Michigan Governor Signs Interstate Online Poker as Law
Exactly one year and nine days from the signing of the Lawful Internet Gaming Act into law. Governor Gretchen Whitmer signed that bill on December 20, 2019 to legalize internet gaming and poker, sports betting, and fantasy sports.
On December 29, 2020, Whitmer signed an amendment to that bill, which authorizes interstate online poker. The Michigan Gaming Control Board will be able to facilitate agreements with regulators in other states to share online poker player pools.
The interstate component was a major missing link for the original Lawful Internet Gaming Act. Since online poker on a state-by-state regulated level shows little chance for growth and substantial revenue, the sector’s success and future depend on the ability to share poker tables with sites in other states.
The final approval puts the wheels for online poker into motion.
Multijurisdictional Internet Poker
It started as SB.991, introduced by Michigan State Senator Curtis Hertel. The goal was to authorize interstate online poker, which was omitted from the original Lawful Internet Gaming Act to prevent online casinos from linking jackpots across state lines. Hertel explained the difference with online poker, and the bill moved forward to amend the amend the original act.
The bill explained that the amendment would allow the Michigan Gaming Control Board (MGCB) to “enter into agreements to facilitate multijurisdictional internet poker.”
Not only would it allow Michigan to sign agreements with other states, it specifically authorized deals with Indian tribes as well. The only caveats were that the agreement abide by state and federal laws, and the poker conducted stays within the United States.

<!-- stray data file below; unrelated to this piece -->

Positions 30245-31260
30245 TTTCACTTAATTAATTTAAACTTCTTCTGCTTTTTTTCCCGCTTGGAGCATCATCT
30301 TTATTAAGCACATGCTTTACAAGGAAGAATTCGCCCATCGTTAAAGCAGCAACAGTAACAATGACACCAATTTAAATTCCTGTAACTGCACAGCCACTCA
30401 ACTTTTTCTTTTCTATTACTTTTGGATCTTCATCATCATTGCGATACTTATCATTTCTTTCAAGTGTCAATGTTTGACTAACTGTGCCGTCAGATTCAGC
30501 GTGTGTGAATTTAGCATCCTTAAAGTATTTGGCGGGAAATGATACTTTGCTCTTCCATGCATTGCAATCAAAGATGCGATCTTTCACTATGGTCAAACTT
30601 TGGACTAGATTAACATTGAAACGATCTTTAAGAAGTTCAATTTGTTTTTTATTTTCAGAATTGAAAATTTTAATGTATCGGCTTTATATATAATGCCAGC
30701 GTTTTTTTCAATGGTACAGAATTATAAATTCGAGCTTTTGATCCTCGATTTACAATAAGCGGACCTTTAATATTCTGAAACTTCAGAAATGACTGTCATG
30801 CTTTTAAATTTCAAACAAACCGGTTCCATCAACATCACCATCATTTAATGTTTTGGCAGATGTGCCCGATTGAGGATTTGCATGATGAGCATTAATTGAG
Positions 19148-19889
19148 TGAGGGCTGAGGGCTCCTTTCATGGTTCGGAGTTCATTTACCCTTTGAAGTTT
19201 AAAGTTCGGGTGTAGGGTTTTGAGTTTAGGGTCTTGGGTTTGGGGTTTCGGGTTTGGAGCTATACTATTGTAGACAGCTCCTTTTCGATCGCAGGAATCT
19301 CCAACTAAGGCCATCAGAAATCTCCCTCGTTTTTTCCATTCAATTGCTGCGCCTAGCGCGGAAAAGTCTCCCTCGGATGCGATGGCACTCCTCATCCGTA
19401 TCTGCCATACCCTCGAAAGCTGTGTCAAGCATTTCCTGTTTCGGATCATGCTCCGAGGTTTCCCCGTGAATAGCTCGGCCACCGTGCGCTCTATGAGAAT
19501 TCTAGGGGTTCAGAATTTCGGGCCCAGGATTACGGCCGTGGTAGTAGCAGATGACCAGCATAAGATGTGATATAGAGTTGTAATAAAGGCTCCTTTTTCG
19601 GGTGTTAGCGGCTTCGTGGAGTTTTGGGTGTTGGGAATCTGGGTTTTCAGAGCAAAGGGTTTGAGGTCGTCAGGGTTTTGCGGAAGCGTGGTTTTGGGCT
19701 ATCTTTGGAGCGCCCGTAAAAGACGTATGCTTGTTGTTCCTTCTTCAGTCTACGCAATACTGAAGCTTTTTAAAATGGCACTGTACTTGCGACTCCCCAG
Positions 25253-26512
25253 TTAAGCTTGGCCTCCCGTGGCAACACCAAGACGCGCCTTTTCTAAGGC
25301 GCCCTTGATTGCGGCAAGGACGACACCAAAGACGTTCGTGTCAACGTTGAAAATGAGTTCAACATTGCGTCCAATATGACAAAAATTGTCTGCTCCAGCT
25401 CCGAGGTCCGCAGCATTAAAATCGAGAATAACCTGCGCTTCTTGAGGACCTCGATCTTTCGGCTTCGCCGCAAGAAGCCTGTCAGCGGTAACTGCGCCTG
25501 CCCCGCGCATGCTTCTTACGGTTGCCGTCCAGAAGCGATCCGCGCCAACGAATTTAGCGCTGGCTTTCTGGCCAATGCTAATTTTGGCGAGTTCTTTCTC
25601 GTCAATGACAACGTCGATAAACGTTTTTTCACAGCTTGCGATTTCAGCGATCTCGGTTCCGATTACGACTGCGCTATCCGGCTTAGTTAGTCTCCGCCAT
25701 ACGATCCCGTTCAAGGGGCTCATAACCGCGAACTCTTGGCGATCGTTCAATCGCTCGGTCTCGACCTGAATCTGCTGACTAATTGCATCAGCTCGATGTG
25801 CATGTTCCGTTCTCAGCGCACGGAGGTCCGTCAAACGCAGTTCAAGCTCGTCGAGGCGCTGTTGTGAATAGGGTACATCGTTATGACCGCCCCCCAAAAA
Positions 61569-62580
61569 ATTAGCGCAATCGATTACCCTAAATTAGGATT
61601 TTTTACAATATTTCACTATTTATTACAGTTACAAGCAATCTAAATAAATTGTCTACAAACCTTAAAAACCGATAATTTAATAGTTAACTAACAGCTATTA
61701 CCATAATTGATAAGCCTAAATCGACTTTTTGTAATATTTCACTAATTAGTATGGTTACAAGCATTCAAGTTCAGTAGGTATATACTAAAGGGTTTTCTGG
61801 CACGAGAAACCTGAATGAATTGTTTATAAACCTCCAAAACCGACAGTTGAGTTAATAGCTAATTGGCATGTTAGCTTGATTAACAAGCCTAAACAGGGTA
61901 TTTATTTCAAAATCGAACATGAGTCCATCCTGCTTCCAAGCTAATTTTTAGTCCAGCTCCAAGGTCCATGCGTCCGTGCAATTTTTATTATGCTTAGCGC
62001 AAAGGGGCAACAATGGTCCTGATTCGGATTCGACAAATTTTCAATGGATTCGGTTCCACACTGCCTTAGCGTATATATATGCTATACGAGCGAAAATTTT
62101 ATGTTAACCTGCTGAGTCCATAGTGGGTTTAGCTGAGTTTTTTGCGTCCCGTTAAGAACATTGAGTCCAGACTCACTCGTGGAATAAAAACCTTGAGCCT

Governor Makes It Official
While the Michigan legislature’s website didn’t reflect the approval until the first week of January, it appeared that Governor Whitmer signed the bill on December 29, 2020. She signed it one week after receiving it. And on that same day, the Secretary of State recorded it filed.
Legislation to allow real-money online poker sites in Michigan to pool players with other states is now official. @brianpempus on the online poker bill becoming law: https://t.co/ihwVMuW2fi pic.twitter.com/vsoNJ09TJ9
— MI Bets (@MichiganBets) January 6, 2021
The full document recorded to amend the Lawful Internet Gaming Act included amendments to several sections of the law. Most were minor changes and clarifications.
The bill took longer than anticipated to pass and obtain the governor’s signature. Hertel started the process earlier in 2020, and the bill sat in the Committee on Regulatory Reform for months before approval at the end of September.
In all fairness, Michigan lawmakers have been a bit busy with everything from a pandemic, economic woes, and threats to the governor’s life. Interstate online poker wasn’t at the top of the priority list.
It’s important to note that the effective date of the interstate component of the Lawful Internet Gaming Act is March 24, 2021. No entities may sign an interstate compact involving Michigan until after that date.
However, that is not of the utmost importance. At this stage of the game, there are no internet gaming sites available to players in Michigan whatsoever. The first goal is to launch the sites.
It seems that online casino sites will launch soon. The 15 provisional licenses issued in early December indicate that several companies are preparing to virtually open their online casinos. Several of them are connected to online poker licenses as well, such as BetMGM (PartyPoker) and TSG Interactive (PokerStars). If they launch their casino games soon, they can add online poker at any time.
The only reason for the online poker delay, it seemed, was the uncertainty surrounding the potential for interstate poker. Now that they know it will be an option as of March 24, they can move forward.
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